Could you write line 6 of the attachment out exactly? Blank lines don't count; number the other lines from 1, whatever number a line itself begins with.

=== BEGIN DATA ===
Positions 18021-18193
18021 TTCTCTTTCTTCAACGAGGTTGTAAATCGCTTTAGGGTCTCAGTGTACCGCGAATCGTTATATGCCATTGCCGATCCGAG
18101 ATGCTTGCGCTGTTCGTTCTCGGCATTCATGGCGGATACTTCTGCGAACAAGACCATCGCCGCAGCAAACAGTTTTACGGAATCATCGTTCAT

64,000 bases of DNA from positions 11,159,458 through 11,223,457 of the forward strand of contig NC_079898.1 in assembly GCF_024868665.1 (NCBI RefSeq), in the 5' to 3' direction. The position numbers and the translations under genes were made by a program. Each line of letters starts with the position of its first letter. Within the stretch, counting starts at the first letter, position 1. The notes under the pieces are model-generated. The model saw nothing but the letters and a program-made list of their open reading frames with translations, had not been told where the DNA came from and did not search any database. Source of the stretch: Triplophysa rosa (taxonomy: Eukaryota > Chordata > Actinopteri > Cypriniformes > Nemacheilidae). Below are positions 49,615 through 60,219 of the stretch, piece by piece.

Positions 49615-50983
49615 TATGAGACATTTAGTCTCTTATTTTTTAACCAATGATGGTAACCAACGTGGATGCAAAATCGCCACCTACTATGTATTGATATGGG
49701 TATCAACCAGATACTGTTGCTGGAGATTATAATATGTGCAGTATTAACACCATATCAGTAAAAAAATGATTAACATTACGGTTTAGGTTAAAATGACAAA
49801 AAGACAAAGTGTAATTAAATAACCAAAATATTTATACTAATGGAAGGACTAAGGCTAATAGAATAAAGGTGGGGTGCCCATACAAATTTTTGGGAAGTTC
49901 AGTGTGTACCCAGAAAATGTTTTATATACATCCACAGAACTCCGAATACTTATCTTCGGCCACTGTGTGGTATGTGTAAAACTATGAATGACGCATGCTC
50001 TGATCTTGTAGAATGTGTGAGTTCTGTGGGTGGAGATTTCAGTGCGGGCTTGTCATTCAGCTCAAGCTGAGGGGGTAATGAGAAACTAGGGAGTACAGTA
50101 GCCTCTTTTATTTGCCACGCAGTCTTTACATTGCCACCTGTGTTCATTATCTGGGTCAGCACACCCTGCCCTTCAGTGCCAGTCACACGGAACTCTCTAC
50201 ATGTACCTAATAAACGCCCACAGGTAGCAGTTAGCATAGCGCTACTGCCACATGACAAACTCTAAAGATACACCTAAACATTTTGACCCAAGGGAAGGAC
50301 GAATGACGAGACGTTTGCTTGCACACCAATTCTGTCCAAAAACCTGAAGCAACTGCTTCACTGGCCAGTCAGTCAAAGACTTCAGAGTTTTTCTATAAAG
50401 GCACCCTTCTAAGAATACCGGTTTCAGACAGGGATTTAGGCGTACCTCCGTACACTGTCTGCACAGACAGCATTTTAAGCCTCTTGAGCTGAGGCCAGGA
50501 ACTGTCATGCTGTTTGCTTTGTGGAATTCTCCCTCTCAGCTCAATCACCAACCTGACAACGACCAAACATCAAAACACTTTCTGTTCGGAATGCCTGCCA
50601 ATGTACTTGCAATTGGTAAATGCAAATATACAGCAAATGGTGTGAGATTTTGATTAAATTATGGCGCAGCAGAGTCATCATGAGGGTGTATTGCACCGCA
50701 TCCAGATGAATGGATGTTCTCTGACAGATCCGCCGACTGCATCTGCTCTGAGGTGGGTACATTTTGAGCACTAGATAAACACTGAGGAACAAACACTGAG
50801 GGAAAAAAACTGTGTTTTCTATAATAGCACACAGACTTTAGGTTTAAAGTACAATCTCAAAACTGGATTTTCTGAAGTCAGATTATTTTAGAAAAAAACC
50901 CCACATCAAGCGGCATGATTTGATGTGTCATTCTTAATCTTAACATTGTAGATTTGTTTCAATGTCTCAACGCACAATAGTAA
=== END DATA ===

49615 TATGAGACATTTAGTCTCTTATTTTTTAACCAATGATGGTAACCAACGTGGATGCAAAATCGCCACCTACTATGTATTGATATGGG